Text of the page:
For Obama, who as the incumbent will be the centerpiece of the campaign, the big deal was something he came to cherish after first ignoring it…. – McClatchy Newspapers, 7-23-11
  • Deficit negotiations: Myths and realities: For the better part of 2011, President Barack Obama and House Speaker John Boehner (R-Ohio) have been talking hypothetically — each from his own ideological perspective — about the potential fallout of their inability to reach a debt ceiling, deficit-cutting plan. The implications of their inability to get some deal done are about to become terrifyingly concrete — in the form of Monday’s skittish market opening and a potentially costly credit downgrade that will hike the price of everything from government borrowing to home mortgages. But that hasn’t stopped the spinning and posturing as each side seeks the most advantageous deal possible while selling the American public on the argument that it’s the other guy who is pushing the country over the abyss.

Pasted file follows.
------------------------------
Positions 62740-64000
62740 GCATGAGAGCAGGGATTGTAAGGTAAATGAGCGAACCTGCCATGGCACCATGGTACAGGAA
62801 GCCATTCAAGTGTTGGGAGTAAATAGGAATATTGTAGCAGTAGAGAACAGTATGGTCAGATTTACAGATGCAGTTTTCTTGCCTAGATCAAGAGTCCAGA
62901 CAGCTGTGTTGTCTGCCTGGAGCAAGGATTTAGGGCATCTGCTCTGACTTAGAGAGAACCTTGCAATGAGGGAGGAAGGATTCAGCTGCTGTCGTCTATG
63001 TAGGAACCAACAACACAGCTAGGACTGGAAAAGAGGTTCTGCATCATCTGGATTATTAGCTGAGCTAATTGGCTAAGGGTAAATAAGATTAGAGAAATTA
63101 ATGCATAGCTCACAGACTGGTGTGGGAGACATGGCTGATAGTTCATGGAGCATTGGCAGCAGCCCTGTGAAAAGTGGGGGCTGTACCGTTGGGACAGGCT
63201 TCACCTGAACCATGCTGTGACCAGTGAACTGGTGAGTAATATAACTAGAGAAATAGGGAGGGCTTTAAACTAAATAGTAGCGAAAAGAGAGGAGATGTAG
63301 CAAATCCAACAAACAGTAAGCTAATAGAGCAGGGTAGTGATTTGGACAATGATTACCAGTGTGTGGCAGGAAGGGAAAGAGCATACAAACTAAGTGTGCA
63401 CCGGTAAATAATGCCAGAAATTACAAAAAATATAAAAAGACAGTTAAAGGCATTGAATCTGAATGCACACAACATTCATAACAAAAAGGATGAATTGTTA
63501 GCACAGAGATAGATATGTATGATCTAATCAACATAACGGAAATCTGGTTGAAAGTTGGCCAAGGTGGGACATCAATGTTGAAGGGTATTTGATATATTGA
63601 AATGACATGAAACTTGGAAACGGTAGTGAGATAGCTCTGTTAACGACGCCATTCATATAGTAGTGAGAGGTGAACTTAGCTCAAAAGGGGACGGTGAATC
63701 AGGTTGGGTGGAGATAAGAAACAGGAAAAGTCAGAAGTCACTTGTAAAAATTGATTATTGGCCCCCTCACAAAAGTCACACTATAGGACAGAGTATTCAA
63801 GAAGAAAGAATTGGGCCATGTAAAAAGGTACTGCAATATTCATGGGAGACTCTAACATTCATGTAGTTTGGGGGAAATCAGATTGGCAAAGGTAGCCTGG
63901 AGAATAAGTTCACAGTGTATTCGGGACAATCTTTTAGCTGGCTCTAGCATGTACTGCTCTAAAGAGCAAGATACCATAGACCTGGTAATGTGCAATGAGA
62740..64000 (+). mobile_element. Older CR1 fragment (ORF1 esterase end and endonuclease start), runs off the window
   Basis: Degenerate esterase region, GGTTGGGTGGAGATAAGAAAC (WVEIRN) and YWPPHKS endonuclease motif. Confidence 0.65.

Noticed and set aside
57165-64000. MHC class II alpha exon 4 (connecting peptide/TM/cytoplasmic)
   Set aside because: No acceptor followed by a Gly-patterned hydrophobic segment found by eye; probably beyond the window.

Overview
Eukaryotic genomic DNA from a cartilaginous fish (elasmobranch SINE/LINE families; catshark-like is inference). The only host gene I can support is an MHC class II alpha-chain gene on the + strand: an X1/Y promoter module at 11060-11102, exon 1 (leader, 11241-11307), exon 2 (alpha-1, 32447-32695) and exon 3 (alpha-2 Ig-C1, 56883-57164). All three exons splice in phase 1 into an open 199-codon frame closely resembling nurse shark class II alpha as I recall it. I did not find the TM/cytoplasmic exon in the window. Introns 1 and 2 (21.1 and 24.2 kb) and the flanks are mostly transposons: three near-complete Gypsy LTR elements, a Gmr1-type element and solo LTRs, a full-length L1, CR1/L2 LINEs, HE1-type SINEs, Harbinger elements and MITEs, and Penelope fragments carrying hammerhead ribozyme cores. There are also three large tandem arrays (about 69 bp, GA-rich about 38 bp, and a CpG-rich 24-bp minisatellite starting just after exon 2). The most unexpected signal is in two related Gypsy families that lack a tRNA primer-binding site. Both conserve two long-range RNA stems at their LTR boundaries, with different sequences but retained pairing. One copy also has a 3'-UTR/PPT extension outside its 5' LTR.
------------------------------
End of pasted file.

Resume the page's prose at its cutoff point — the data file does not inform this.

With that in mind, here’s a guide to the reality behind the spin in the debt ceiling battle:
    Myth: Obama wins politically, no matter what happens…. Reality: That may have been true a week ago, but it’s less of a sure thing now.
    Myth: The talks collapsed over Obama’s demand for $400 billion more in revenue over 10 years…. Reality: Boehner didn’t have the votes.
    Myth: Obama could sell his end of the bargain to Democrats…. Reality: He probably could have.
    Myth: The GOP owns the deficit-reduction debate…. Reality: Bye-bye high ground.
    Myth: There are three branches of government…. Reality: Grover Norquist seems to have opened a fourth. And he says the McConnell-Reid compromise is the way to go, so don’t bet against everybody’s least favorite fallback. – Politico, 7-23-11
  • What’s Happened to Obama?: Scarcely a week goes by without one of the big three liberal economists — Paul Krugman, Robert Reich, and Joseph Stiglitz — lambasting the president. Recently New York Times columnist Krugman lamented that Obama’s campaign slogan “Yes, we can” had become “No, we won’t.”…